Alan Gross: Castro's prisoner
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    U.S. lawmakers demand Cuba free Alan Gross

    U.S. lawmakers demand Cuba free Alan

    Published December 04, 2012


    The imprisonment in Cuba of U.S. contractor Alan Gross is an obstacle to

    better relations between Havana and Washington, senators said Tuesday,

    demanding the Maryland man's immediate and unconditional release.

    The 's wife, Judy Gross, was joined by Sens. Ben Cardin and

    Barbara Mikulski – both Democrats from Maryland – and Jerry Moran, a

    Kansas Republican, at a press conference.

    "Mr. Castro, a message from the U.S. Senate: let Alan Gross go, let him

    go today, let him go now," Mikulski said, addressing Cuban President


    "Mr. Castro, you are illegally holding him on a trumped up charge

    against his own will to the devastation of his ," she said.

    "I'm one who since July of 2000 have been engaged in trying to create

    greater opportunities for American agriculture, farmers and ranchers to

    deal with Cuba and have the opportunity to sell our products," Moran said.

    "I'm no longer willing to pursue this further engagement until Alan

    Gross is released," the Republican added.

    Cardin stressed that Gross' detention is preventing any progress in

    bilateral relations.

    "We are all looking forward to a better relation bet Cuba and the us …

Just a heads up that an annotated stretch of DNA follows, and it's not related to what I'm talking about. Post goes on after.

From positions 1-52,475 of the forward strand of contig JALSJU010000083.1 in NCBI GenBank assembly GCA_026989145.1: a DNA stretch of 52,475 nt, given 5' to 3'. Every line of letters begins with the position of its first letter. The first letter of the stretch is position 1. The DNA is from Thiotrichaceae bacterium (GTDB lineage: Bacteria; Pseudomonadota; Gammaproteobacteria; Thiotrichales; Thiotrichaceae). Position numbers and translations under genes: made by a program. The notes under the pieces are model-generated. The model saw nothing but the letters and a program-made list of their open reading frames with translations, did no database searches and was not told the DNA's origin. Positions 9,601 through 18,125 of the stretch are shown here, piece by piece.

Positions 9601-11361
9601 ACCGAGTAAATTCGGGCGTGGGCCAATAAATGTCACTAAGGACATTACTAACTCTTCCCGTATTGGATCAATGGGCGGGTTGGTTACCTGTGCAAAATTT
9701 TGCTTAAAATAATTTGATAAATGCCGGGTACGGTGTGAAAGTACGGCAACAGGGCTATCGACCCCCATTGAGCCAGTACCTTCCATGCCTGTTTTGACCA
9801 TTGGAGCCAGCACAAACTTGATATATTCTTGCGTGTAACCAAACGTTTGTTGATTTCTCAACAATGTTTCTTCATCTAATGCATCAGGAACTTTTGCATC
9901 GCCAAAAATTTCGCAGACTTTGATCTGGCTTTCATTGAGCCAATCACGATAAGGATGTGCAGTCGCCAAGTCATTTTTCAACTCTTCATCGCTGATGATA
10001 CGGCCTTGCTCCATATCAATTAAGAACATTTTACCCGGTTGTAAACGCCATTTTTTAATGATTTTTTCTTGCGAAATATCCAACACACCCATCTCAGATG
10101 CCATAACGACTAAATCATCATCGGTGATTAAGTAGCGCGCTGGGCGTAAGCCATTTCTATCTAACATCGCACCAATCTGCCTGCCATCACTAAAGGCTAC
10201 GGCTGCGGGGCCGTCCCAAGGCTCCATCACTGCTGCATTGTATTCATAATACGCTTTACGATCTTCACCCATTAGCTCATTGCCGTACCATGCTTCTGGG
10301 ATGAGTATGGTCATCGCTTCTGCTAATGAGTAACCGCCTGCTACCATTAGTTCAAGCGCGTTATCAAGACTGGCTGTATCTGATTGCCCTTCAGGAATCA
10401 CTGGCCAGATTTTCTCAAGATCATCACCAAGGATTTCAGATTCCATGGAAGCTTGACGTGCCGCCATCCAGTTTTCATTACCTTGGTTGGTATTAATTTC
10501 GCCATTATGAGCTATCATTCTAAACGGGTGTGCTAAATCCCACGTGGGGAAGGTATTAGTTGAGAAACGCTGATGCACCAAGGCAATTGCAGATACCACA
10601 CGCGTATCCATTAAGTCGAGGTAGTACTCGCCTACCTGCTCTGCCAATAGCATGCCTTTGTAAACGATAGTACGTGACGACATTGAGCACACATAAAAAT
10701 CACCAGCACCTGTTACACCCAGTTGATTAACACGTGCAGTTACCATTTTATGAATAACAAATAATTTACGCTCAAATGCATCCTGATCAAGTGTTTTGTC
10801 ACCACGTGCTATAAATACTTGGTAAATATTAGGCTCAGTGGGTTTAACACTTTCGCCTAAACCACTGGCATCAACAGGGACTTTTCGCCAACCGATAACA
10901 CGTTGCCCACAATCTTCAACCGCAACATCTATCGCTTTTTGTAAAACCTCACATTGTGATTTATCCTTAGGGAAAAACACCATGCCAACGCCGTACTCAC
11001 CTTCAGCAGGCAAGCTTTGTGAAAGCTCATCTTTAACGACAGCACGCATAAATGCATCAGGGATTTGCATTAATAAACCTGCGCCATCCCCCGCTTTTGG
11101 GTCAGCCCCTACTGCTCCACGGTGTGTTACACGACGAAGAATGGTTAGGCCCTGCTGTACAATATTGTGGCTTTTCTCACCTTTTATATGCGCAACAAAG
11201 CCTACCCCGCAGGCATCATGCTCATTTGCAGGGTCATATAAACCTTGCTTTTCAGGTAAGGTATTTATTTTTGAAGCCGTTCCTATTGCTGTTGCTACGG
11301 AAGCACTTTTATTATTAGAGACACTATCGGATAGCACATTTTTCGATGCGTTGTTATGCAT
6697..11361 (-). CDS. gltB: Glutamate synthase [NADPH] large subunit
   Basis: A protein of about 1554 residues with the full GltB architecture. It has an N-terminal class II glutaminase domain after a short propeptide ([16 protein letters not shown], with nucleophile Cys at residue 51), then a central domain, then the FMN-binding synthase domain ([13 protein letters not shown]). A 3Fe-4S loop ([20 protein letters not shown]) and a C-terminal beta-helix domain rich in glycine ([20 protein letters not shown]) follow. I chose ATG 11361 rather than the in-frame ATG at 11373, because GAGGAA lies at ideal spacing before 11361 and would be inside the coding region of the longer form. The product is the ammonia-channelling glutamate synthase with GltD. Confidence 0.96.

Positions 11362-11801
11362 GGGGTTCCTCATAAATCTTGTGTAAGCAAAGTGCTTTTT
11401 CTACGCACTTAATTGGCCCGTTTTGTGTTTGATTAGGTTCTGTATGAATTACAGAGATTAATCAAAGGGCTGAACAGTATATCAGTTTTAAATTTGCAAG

and we all hope that Cuba will do the right thing," he said.

    Now 63, Gross was detained in Havana three years ago in possession of

    satellite communications equipment he said he was planning to distribute

    among Cuba's Jewish community.

    Havana says he was illegally aiding dissidents and inciting subversion

    on the Communist-ruled island. Last August, Cuba's highest court upheld

    the 15-year jail sentence imposed on Gross five months earlier.

    "We have to start on a clean slate, meaning let's forget about the five

    (Cuban intelligence officers held in the United States), let's forget

    about what's happened in the past, let's just sit down and talk," Judy

    Gross said Tuesday in comments to Efe.

    Cuba says the five intelligence officers were sent to Florida in the

    wake of several terror bombings in Havana allegedly masterminded by

    anti-Castro militant Luis Posada Carriles, a former CIA operative.

    The five were in 1998 and convicted three years later by a

    federal jury in Miami.

    One of the spies is free on probation, but must remain on U.S. soil. The

    others are still behind bars. EFE